Finding a gift for the young adult in your life is no easy task. If they like to eat — and don't we all? — you can get them a gift card to a restaurant. Or if you're a proponent of that "teach a person to fish" saying, you can get them a class on how to cook for themselves.

The Kitchen is offering just such an opportunity geared toward those teens and early 20-somethings in need of "adulting" skills with its "Cooking for College" classes. Taught by chef and co-owner Richard Yoshimura, each of the two January classes will teach attendees how to prepare a three-course meal and develop fundamental kitchen (and life) skills.

Yoshimura, a graduate of the California School of Culinary Arts, began his career at the Patina Restaurant Group, serving as sous chef of the pastry department. He later worked as pastry chef of Cafe Del Rey in Marina Del Rey, served as the opening chef of MILK in Los Angeles and co-founded Moo Creamery in Bakersfield before partnering on The Kitchen two years ago.

Having taught people of all ages — from hands-on open cooking classes for adults to Kids In The Kitchen cooking camps — Yoshimura said he's excited to work with this in-between age group.

Would-be students need not be worried about coming in with any kitchen skills.

"If they have none that’s great because then you will simply be a sponge," he said. "In fact that’s the demographic I’m shooting for: the ones that have none."

The menu varies for each class. On Jan. 2, it will consist of a crispy salad with balsamic vinaigrette, pasta with marinara and breaded chicken with broccoli with garlic and lemon on the side and apple crisp for dessert. The Jan. 3 menu has an Asian theme with sesame slaw, teriyaki beef with steamed rice and roasted asparagus and ending with bread pudding.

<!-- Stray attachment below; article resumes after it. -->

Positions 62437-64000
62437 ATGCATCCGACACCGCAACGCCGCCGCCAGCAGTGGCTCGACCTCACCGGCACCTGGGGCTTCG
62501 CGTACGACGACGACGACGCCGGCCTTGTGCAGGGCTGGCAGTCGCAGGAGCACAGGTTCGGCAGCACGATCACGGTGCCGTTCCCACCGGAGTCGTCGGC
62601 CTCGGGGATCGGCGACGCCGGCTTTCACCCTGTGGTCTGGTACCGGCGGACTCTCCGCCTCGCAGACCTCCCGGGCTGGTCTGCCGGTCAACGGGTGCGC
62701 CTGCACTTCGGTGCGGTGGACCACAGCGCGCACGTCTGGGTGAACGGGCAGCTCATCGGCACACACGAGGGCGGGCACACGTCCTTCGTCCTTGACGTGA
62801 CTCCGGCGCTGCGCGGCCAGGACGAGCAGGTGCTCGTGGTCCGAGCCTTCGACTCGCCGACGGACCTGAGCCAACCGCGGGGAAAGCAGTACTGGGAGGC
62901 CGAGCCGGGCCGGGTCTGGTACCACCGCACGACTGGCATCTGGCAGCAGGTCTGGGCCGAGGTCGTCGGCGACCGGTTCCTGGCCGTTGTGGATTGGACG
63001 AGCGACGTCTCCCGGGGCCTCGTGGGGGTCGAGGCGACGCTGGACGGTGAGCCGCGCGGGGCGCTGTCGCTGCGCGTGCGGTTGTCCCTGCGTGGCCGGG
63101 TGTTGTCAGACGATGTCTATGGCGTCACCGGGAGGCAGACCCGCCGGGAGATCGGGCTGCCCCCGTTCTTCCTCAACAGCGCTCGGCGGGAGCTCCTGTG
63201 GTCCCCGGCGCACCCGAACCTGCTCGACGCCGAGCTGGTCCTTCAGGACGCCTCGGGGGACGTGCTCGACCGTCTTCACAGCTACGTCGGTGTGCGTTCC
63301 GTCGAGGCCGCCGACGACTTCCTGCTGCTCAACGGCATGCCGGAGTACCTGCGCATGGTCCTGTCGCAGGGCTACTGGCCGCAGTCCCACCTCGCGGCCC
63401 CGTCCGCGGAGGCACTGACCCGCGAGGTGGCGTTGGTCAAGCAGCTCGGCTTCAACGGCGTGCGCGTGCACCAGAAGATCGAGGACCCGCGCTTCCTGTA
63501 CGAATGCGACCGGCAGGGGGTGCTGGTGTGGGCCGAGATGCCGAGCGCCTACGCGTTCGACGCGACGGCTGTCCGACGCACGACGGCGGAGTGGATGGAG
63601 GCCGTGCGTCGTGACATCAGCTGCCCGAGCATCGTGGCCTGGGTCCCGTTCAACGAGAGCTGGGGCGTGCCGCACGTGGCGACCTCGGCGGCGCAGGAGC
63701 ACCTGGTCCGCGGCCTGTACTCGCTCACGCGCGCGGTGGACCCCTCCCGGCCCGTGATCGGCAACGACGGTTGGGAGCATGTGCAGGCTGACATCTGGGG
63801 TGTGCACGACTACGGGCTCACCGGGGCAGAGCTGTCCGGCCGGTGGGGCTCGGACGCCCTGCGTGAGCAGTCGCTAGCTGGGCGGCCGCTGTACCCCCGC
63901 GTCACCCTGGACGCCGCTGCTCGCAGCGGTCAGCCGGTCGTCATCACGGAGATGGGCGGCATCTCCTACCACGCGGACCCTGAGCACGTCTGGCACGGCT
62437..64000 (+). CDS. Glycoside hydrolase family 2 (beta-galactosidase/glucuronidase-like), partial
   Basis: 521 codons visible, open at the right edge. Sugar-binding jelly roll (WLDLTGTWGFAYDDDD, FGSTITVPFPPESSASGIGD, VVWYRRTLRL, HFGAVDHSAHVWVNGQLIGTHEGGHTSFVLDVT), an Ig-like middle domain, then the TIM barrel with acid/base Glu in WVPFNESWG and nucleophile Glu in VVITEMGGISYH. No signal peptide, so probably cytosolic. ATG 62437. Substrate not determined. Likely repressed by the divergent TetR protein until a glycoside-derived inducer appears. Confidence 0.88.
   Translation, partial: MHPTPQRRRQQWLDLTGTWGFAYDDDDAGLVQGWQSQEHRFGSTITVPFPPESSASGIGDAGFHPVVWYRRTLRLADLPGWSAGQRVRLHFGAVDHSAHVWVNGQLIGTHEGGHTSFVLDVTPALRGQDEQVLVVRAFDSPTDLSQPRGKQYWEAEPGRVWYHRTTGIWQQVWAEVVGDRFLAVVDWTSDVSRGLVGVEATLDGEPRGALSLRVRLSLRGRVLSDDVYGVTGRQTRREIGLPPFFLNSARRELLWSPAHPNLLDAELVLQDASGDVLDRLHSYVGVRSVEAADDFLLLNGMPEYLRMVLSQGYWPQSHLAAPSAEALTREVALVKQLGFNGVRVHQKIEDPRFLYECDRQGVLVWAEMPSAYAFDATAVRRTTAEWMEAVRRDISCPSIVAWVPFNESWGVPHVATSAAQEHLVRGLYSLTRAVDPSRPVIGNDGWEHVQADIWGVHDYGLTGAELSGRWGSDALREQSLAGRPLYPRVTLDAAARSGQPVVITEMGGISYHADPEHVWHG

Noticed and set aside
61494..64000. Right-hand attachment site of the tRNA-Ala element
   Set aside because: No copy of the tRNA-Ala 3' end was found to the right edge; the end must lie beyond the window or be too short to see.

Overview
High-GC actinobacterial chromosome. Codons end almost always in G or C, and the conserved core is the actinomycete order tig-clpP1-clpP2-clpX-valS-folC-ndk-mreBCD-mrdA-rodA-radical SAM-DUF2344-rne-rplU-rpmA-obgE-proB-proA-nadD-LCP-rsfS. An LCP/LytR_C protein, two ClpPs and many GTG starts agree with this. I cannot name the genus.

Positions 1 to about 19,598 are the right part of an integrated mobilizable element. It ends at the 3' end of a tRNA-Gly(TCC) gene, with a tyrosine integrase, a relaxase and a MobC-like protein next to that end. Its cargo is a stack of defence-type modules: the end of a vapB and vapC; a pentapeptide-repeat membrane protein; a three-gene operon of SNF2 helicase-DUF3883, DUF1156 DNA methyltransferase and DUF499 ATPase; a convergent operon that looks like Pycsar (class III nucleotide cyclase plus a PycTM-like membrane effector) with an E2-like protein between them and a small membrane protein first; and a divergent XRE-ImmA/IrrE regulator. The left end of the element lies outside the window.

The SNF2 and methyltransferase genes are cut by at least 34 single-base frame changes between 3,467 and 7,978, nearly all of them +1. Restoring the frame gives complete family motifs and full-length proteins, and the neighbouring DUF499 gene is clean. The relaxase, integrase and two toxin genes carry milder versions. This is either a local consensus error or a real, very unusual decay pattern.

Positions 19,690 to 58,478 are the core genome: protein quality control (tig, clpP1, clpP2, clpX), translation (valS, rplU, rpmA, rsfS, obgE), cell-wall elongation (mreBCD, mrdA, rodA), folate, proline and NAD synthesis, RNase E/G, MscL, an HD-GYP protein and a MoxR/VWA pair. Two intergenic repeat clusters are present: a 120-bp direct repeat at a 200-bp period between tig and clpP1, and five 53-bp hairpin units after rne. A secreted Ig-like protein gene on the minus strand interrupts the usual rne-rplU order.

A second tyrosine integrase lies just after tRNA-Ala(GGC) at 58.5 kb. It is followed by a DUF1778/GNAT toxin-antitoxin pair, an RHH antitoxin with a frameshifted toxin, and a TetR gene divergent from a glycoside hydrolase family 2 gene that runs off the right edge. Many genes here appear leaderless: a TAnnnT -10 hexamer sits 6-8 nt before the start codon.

For both days, vegetarian options will be included. Yoshimura said he will use a combination of three different items: mushrooms, "most likely locally sourced oyster mushrooms, which have a nice texture and high nutritional content"; seitan, also locally sourced through We Be Grubbin; and tofu.

"Tofu is great but some people they have a preconceived notion that it is bland," he said. "It comes in a variety of textures. I look at it as a blank slate. It's a great source of protein."

Vegetarian and vegan dining is gaining in popularity, he said, as more "younger adults are a lot more conscious of what they put in their bodies, conscious to sustainability and environmental impact."

Attendees will develop some basic knife skills and cooking tips but the instruction goes beyond the stovetop and oven, Yoshimura said.

"I think the most important thing that you will learn is not just the act of cooking but also the preparation and the cleanup. What's often intimidating is you’re prepping and the next thing you know you look around and you have a mountain of mess. Oftentimes it discourages people from cooking."

Cooking on a budget and food safety will also be on the agenda. And the chef said he's game for any other topics of discussion.

"I encourage people to be interactive in terms of asking questions, even if it’s not pertaining to the dish we’re preparing that day. I want to be an open book and a source of information for them."

Classes run from 4 to 7 p.m. on Jan. 2 and 3 at The Kitchen, 1317 20th St. Cost is $65 per class or $110 for both. Register by calling 827-7811 or email

For more on The Kitchen, visit

Stefani Dias can be reached at 661-395-7488. Follow her on Twitter at @realstefanidias.

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